You see where I’ve been guiding you to? If still not following, how about a last example in shopping 3D technology products online? Please try visualizing the three-dimensional effect of video content (Or now VR) on the flat 2D monitor screen you’re staring at now. It’s just not possible, and that’s why the 3D TV category failed online miserably. Consumers just cant relate to the stunting visual experience and see the value of that technology. (3D TV failure in mass adoption's mainly caused by its immature technology). As you may see, online retailers, as well, have its own limitation and boundary. On the other hand, the arisen of VR technology wl write a new chapter in retail history if intelligently submerged into shopping experience (Again, another topic yet another time). Then, the landscape of online vs offline business may change.
In a conclusion, why today’s offline retailers failed is the lack of presence customer experience, but not by the influence of online business. Brick-n-Mortar can competently fix this problem and captivate better shopping experience by integrating the concurrent technologies, such as Beacon, Chatbot, AI and Machine Learning. The problem I see yonder in those offline-retail corporate giants is the poor resource allocation planning, deficient technology-integrated infrastructure and bureaucracy.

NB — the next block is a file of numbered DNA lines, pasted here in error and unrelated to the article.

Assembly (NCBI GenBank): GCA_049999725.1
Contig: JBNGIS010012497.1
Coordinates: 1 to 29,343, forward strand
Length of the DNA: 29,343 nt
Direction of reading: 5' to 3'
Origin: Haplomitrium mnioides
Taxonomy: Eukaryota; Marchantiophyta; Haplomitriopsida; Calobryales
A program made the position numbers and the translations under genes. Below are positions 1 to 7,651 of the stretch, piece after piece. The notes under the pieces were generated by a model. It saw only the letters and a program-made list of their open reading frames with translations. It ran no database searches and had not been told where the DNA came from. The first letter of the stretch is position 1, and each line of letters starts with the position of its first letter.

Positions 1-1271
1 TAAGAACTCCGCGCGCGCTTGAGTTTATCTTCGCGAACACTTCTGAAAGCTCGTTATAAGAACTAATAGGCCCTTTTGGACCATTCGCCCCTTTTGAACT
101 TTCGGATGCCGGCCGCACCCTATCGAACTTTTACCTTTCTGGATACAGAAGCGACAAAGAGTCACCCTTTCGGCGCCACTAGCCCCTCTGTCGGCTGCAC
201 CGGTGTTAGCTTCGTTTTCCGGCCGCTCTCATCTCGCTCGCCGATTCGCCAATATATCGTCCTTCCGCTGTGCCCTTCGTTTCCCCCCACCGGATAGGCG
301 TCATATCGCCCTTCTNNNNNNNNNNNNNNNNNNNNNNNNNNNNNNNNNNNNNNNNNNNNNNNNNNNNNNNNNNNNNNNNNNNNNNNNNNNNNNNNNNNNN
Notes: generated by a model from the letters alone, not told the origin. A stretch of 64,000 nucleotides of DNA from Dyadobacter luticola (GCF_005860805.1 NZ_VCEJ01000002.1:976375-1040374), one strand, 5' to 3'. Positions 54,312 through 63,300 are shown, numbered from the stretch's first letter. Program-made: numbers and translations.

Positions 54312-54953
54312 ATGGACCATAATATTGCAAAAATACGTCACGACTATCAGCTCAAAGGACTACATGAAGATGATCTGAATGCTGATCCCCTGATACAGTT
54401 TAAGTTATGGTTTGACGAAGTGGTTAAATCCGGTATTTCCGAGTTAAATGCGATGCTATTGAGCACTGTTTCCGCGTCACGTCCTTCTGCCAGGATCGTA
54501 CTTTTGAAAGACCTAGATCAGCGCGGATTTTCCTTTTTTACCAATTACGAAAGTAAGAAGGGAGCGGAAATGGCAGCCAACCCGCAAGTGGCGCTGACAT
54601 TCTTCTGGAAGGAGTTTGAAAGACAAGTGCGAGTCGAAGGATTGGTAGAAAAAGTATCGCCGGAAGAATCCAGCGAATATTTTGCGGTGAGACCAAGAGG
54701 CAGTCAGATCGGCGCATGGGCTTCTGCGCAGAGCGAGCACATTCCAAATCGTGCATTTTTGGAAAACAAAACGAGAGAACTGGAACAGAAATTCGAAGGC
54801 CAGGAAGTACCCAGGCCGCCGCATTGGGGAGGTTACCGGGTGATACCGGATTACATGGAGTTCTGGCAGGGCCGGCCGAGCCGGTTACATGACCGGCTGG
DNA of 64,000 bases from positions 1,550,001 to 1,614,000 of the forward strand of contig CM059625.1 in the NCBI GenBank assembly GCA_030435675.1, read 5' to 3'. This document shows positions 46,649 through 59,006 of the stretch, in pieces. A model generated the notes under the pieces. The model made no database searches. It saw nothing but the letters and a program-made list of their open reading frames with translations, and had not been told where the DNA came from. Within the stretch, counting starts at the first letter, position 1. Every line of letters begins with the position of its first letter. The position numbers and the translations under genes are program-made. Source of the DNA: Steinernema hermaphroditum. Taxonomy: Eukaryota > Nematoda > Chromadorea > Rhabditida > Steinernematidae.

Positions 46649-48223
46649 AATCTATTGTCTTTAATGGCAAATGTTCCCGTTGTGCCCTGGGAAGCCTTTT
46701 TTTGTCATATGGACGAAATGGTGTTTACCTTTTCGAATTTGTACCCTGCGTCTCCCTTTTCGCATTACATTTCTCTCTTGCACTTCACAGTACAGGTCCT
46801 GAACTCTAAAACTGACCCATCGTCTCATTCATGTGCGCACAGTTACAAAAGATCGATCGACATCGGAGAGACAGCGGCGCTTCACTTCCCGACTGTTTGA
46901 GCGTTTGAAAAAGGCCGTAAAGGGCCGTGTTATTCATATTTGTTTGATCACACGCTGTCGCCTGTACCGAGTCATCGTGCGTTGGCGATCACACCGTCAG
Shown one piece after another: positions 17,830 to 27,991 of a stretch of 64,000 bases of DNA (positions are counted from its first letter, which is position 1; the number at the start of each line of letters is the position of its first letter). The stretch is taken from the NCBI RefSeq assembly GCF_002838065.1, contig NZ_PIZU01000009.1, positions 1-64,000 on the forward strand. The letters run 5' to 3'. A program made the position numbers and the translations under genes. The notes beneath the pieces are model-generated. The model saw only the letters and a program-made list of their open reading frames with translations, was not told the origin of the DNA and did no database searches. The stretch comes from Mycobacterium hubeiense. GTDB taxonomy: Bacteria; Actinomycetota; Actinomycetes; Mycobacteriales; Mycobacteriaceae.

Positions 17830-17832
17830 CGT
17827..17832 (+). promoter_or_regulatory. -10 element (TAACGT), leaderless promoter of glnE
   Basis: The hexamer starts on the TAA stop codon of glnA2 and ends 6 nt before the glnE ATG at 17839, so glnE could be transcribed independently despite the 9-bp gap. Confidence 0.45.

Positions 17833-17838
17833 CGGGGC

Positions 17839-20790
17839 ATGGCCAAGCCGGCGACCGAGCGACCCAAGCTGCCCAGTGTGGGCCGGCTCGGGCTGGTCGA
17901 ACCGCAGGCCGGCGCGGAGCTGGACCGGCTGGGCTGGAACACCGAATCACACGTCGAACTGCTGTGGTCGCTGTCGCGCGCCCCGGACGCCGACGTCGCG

Highly satisfied Customer Experience (CX) is the key to open the door of success to all businesses.
Hope this post gives you a different viewpoint about retail business. I would also like to hear your opinions below. Thanks for reading.